In the spring of 2010, Professor Marc Conner of the English Department will lead for the fifth time the Spring Term in Ireland Program. There will be two concurrent versions of the program: the four-week term, devoted entirely to the West of Ireland, and the six-week term, spending 4 weeks in Ireland's west and 2 weeks in Dublin.
The four-week term: "The West of Ireland"~ We spend four weeks in the storied and rugged southwest of Ireland, based in Dingle and Tralee, County Kerry. From here we visit and study the dramatic Irish landscape of the Dingle Peninsula, the Blasket Islands, and the Ring of Kerry; prehistoric burial tombs and stone forts; Celtic and early Christian sites; the great medieval monasteries; the Norman and Elizabethan castles; and such lovely Irish towns as Killarney, Dingle, and Galway. We also travel throughout the west of Ireland, focusing on sites associated with the great 20th-century Irish writers, such as Yeats's tower of Thoor Ballylee, Lady Gregory's estate of Coole Park, and the Aran Islands so beloved of J.M. Synge. We read a range of Irish literature, from medieval poetry and mythic saga to the great achievements of the Irish Revival such as the poetry of Yeats and the plays of Synge, and also work from more recent Irish writers such as Heaney and O'Brien. Students write two interpretive essays, several "site readings," a travel journal, and create an experiential web log of their travels. 4 credits in English at the 300 level / English 388. (Late British distribution)
The six-week term: "Ancient and Modern Ireland" ~ The six-week term runs concurrent with the four-week course. Weeks 1-4 are identical to the four weeks in the West of Ireland (above), except students do not produce the web log. Weeks five and six are spent in Ireland's capital, the great city of Dublin. We focus on the ancient and modern aspects of Dublin, exploring its Viking, Elizabethan, and Georgian heritage, as well as its Modern manifestations in the 20th and 21st centuries. Travel from Dublin includes the great monastery of Glendalough, the burial tombs of Newgrange, the Hill of Tara, and a 2-day trip to Belfast and Northern Ireland. Readings include Dubliners and A Portrait of the Artist as a Young Man by James Joyce, whose cosmopolitan modernity offers such a stark contrast to the Celtic revivalism of Yeats and Company. Students write an additional interpretive essay as well as two more site readings. Six credits in English at the 300 level / English 387. (Late British distribution.) Both courses include a mandatory, 1-credit pass/fail "orientation" course during the winter term (English 385). Prerequisites: at least 1 course in English at the 200-level or above. Non-majors are very welcome.meals, activity costs (entrance fees, etc.) and mandatory supplementary health and emergency medical evacuation insurance.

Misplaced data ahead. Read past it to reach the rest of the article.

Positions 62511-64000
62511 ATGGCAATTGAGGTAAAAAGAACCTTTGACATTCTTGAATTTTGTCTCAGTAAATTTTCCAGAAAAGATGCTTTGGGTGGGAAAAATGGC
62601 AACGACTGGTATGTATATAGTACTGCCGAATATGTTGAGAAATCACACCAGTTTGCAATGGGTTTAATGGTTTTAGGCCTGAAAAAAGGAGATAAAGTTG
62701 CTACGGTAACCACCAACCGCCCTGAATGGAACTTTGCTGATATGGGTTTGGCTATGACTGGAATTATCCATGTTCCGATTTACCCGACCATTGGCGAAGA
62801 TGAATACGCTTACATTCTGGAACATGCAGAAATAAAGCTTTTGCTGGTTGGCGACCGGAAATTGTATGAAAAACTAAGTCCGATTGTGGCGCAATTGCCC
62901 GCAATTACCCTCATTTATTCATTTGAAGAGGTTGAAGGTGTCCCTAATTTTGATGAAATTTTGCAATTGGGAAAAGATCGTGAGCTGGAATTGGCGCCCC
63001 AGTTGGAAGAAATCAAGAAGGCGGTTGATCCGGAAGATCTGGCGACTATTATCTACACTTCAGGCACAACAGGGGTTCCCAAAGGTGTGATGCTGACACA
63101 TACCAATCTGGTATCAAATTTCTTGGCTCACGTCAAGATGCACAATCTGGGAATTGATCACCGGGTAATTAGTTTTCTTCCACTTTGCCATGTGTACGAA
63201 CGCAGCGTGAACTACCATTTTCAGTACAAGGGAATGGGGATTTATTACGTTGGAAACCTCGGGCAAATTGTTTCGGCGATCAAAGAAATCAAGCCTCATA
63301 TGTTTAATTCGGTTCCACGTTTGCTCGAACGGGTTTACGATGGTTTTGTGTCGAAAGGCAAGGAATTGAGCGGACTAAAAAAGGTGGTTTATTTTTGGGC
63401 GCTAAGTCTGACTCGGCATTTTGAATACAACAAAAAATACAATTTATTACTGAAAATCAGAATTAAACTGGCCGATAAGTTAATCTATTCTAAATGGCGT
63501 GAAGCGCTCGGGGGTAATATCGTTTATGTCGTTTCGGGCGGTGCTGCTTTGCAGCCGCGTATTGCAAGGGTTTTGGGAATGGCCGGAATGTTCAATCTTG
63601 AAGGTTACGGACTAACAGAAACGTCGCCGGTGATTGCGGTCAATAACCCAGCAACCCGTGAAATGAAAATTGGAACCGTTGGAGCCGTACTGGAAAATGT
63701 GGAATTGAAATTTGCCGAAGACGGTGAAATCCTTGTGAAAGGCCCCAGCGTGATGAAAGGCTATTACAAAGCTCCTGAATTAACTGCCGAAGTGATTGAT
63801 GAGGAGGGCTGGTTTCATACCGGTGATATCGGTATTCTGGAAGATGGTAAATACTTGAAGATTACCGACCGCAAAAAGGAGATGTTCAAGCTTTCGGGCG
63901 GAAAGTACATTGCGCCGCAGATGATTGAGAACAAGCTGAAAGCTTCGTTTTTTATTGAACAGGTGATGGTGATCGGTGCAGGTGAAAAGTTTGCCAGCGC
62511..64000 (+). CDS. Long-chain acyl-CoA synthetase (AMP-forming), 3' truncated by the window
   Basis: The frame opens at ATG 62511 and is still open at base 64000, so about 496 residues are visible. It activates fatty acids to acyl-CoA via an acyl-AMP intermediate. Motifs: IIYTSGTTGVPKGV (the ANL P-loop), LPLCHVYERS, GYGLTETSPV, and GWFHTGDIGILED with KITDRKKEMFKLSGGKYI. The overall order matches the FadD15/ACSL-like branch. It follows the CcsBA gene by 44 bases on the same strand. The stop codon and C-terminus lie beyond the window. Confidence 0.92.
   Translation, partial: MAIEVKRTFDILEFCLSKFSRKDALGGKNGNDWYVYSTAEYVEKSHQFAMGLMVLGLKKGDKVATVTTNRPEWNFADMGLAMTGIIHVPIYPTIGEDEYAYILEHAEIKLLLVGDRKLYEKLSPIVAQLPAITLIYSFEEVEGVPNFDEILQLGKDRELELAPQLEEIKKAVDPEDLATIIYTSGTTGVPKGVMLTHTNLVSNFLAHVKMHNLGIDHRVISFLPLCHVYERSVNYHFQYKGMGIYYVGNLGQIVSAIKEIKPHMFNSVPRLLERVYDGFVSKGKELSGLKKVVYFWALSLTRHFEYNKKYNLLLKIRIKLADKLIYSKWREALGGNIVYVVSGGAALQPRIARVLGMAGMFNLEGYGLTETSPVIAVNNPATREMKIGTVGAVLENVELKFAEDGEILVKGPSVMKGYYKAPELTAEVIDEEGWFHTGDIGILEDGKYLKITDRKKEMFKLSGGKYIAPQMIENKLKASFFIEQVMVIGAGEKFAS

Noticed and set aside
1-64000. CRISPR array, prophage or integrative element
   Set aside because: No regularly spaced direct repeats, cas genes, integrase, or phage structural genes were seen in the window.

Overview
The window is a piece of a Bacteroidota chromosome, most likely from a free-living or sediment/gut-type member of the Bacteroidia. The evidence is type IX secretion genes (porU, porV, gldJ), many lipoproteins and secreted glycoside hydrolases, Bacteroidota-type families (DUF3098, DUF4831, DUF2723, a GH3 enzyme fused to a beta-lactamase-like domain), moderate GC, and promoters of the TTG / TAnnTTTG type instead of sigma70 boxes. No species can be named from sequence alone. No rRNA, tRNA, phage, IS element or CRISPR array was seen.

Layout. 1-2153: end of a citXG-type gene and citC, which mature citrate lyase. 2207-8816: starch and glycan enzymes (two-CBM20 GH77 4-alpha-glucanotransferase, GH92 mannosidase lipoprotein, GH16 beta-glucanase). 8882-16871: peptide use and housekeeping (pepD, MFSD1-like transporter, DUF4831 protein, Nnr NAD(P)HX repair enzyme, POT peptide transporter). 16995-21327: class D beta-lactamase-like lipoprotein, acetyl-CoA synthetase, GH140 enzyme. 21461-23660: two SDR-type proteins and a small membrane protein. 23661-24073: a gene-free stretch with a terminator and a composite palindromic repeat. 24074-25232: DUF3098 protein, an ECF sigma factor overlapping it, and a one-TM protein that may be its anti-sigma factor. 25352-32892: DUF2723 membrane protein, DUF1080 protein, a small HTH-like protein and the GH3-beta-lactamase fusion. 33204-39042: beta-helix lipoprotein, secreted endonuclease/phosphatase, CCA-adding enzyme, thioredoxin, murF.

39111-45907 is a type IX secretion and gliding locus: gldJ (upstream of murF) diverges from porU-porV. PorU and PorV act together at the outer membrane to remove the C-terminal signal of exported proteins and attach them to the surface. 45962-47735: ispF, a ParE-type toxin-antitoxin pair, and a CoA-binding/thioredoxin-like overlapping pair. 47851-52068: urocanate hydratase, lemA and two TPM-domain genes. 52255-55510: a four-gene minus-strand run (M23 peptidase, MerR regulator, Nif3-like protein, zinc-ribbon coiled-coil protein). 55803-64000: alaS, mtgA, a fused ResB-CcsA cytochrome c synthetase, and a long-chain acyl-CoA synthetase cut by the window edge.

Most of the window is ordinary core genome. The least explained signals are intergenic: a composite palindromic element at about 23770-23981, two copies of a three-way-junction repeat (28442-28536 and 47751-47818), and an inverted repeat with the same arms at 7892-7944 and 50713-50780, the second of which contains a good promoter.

ENG 388 meets major requirements for a 300-level English course and the FDR-HL requirement.
ENG 387 meets major requirements for a 300-level English course and the FDR-HL requirement.
PROGRAM FEE 4-week term ENG 388: (paid to W&L) $3,735 includes room, ground transportation, guest lectures, some meals, activity costs (entrance fees, etc.) and mandatory supplementary health and emergency medical evacuation insurance.
Additional costs (4-week term): International airfare (est. $500); meals (est. $700), miscellaneous spending money (around $300)PROGRAM FEE 6-week term ENG 387: (paid to W&L) $5,795 includes room, ground transportation, guest lectures, some meals, activity costs (entrance fees, etc.) and mandatory supplementary health and emergency medical evacuation insurance.
Additional costs (6-week term): International airfare (est. $500); meals (est. $1,400), miscellaneous spending money(around $450).
Note: Program costs could change if currency exchanges rates fluctuate or if there is a necessary and unanticipated change in the itinerary.